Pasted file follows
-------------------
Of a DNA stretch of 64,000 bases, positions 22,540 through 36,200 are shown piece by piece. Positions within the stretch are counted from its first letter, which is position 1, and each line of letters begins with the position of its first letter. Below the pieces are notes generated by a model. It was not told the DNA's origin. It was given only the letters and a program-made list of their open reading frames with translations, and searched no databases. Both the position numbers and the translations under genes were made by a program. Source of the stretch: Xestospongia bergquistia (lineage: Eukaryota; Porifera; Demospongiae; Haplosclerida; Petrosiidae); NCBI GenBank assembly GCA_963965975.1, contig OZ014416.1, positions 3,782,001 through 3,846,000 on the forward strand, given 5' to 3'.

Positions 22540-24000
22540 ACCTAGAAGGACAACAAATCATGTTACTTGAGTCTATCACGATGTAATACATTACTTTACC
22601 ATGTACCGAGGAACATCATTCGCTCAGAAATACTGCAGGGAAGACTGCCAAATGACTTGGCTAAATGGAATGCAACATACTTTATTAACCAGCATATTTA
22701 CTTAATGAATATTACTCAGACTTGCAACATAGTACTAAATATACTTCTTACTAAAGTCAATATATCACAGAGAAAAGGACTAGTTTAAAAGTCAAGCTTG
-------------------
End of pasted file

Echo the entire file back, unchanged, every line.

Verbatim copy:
Of a DNA stretch of 64,000 bases, positions 22,540 through 36,200 are shown piece by piece. Positions within the stretch are counted from its first letter, which is position 1, and each line of letters begins with the position of its first letter. Below the pieces are notes generated by a model. It was not told the DNA's origin. It was given only the letters and a program-made list of their open reading frames with translations, and searched no databases. Both the position numbers and the translations under genes were made by a program. Source of the stretch: Xestospongia bergquistia (lineage: Eukaryota; Porifera; Demospongiae; Haplosclerida; Petrosiidae); NCBI GenBank assembly GCA_963965975.1, contig OZ014416.1, positions 3,782,001 through 3,846,000 on the forward strand, given 5' to 3'.

Positions 22540-24000
22540 ACCTAGAAGGACAACAAATCATGTTACTTGAGTCTATCACGATGTAATACATTACTTTACC
22601 ATGTACCGAGGAACATCATTCGCTCAGAAATACTGCAGGGAAGACTGCCAAATGACTTGGCTAAATGGAATGCAACATACTTTATTAACCAGCATATTTA
22701 CTTAATGAATATTACTCAGACTTGCAACATAGTACTAAATATACTTCTTACTAAAGTCAATATATCACAGAGAAAAGGACTAGTTTAAAAGTCAAGCTTG